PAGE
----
A Beautiful Face of Hope
After marrying and blending our families in 2008, my husband Michael and I were eager to have a child together. We were so excited when we found out that I was expecting! Because I was 40 years of age, I was considered “high risk” and underwent a lot of prenatal exams, testing and ultrasounds. Thankfully, everything indicated that we were going to have a healthy baby.
Joscelyn Grace was born via c-section on May 19, 2011. The delivery was uncomplicated. All seemed well until July of 2011 when Joscelyn had her first seizure.
I rushed her to the ER and she was transferred to the local children’s hospital. An EEG was performed and the results were normal. The doctors began looking at Sandifer‘s Syndrome as a possible explanation for her seizure-like episodes. An Upper GI was ordered and showed reflux. We were sent home with a diagnosis of Sandifer’s Syndrome, a prescription for Zantac and orders to follow up with our pediatrician.
Joss continued to seize on and off for several months. We began seeing a gastroenterologist, who prescribed Prevacid in addition to the Zantac in order to stop the reflux that we believed were causing her seizure-like episodes. Sometimes the medicine would appear to work and the seizures would stop for days or even weeks but they always returned. It was heartbreaking to watch our little girl stiffen, ball up and cry out in pain. Her episodes left her exhausted for hours afterwards. She began to fall behind her peers developmentally and by 11 months of age was still not sitting up for more than a minute unattended, was not crawling and wasn’t walking.
On April 28, 2012, Joscelyn had a very bad seizure episode and her lips turned blue for the first time. Even though we’d already had an EEG done and the results were normal, I decided to have her checked out by a neurologist again. This time, the EEG came back “extremely abnormal”. A follow-up MRI showed hemimegalencephaly. Joscelyn’s brain was malformed and was larger on one side than the other. This rare condition often results in epilepsy. Doctors determined that Joss’ seizures were coming from her malformed left hemisphere.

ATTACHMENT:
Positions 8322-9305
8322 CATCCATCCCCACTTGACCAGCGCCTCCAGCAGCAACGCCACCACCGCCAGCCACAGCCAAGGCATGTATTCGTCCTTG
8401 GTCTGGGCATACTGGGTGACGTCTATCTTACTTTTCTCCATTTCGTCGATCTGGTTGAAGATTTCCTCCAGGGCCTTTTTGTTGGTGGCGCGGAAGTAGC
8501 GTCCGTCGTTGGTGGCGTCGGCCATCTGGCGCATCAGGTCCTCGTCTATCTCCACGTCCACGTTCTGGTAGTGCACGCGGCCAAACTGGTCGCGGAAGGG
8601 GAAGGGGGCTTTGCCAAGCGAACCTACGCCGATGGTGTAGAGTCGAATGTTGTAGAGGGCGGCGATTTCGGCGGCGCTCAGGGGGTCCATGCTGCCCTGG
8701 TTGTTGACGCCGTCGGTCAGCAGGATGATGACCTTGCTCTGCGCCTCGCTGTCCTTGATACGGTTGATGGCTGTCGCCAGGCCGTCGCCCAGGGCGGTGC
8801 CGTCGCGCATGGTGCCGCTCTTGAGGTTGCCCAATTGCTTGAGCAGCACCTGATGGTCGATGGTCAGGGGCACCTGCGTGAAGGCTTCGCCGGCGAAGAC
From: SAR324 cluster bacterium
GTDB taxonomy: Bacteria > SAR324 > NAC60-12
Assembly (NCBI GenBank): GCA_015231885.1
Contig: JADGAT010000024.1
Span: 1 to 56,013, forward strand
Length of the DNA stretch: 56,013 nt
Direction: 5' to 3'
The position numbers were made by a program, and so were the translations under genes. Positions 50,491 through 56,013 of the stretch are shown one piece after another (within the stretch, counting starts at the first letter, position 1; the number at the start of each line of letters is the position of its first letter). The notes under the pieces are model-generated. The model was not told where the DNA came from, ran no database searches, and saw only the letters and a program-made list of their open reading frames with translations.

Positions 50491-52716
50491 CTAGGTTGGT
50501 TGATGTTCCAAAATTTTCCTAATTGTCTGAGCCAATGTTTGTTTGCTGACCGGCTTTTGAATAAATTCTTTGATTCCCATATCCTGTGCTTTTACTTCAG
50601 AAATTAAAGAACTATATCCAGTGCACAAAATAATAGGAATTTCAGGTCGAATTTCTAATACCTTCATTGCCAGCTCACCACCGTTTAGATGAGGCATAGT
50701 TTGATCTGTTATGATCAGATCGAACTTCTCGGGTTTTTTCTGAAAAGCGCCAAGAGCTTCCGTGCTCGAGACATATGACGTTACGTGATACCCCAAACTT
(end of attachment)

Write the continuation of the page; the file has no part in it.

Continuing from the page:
In many cases, epilepsy can be controlled via medication but the seizures that stem from hemimegalencephaly are often intractable and don’t respond well to anti-seizure drugs. In these cases, doctors often recommend a radical surgery called a hemispherectomy: a procedure in which the damaged half of the brain is removed and the connections between the two brain hemispheres are severed. Removing the “bad brain” allows the “good brain” to grow normally and to take over many of the functions of the missing half.
While we have not yet decided to have the doctors perform a hemispherectomy on Joscelyn’s brain, we are in the process of learning more about this procedure and are also researching other treatment options. We welcome your comments, questions and personal stories of any experience you may have had with hemimegalencephaly or hemispherectomy.
Joscelyn’s journey is just beginning.
Update: We have decided to go forward with Joscelyn’s surgery. You can read more about our decision here: Facing the Unthinkable